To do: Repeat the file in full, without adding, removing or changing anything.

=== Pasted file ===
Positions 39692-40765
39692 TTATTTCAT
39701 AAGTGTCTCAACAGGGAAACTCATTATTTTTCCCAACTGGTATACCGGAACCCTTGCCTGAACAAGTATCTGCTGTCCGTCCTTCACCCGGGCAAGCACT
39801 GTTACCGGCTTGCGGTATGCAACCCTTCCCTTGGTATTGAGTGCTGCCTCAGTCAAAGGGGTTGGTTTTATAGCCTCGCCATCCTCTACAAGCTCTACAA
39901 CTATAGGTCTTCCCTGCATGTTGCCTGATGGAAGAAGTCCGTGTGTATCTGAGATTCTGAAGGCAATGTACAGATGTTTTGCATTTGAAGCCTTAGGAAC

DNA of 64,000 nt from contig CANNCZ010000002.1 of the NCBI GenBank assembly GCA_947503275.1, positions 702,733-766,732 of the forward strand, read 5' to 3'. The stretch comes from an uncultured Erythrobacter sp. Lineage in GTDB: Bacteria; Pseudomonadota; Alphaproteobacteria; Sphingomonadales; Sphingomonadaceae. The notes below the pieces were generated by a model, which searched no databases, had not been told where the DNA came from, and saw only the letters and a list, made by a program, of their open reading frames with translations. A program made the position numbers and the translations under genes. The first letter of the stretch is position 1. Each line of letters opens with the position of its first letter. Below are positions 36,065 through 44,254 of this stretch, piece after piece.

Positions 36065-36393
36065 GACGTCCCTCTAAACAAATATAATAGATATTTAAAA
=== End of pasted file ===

Positions 39692-40765
39692 TTATTTCAT
39701 AAGTGTCTCAACAGGGAAACTCATTATTTTTCCCAACTGGTATACCGGAACCCTTGCCTGAACAAGTATCTGCTGTCCGTCCTTCACCCGGGCAAGCACT
39801 GTTACCGGCTTGCGGTATGCAACCCTTCCCTTGGTATTGAGTGCTGCCTCAGTCAAAGGGGTTGGTTTTATAGCCTCGCCATCCTCTACAAGCTCTACAA
39901 CTATAGGTCTTCCCTGCATGTTGCCTGATGGAAGAAGTCCGTGTGTATCTGAGATTCTGAAGGCAATGTACAGATGTTTTGCATTTGAAGCCTTAGGAAC

DNA of 64,000 nt from contig CANNCZ010000002.1 of the NCBI GenBank assembly GCA_947503275.1, positions 702,733-766,732 of the forward strand, read 5' to 3'. The stretch comes from an uncultured Erythrobacter sp. Lineage in GTDB: Bacteria; Pseudomonadota; Alphaproteobacteria; Sphingomonadales; Sphingomonadaceae. The notes below the pieces were generated by a model, which searched no databases, had not been told where the DNA came from, and saw only the letters and a list, made by a program, of their open reading frames with translations. A program made the position numbers and the translations under genes. The first letter of the stretch is position 1. Each line of letters opens with the position of its first letter. Below are positions 36,065 through 44,254 of this stretch, piece after piece.

Positions 36065-36393
36065 GACGTCCCTCTAAACAAATATAATAGATATTTAAAA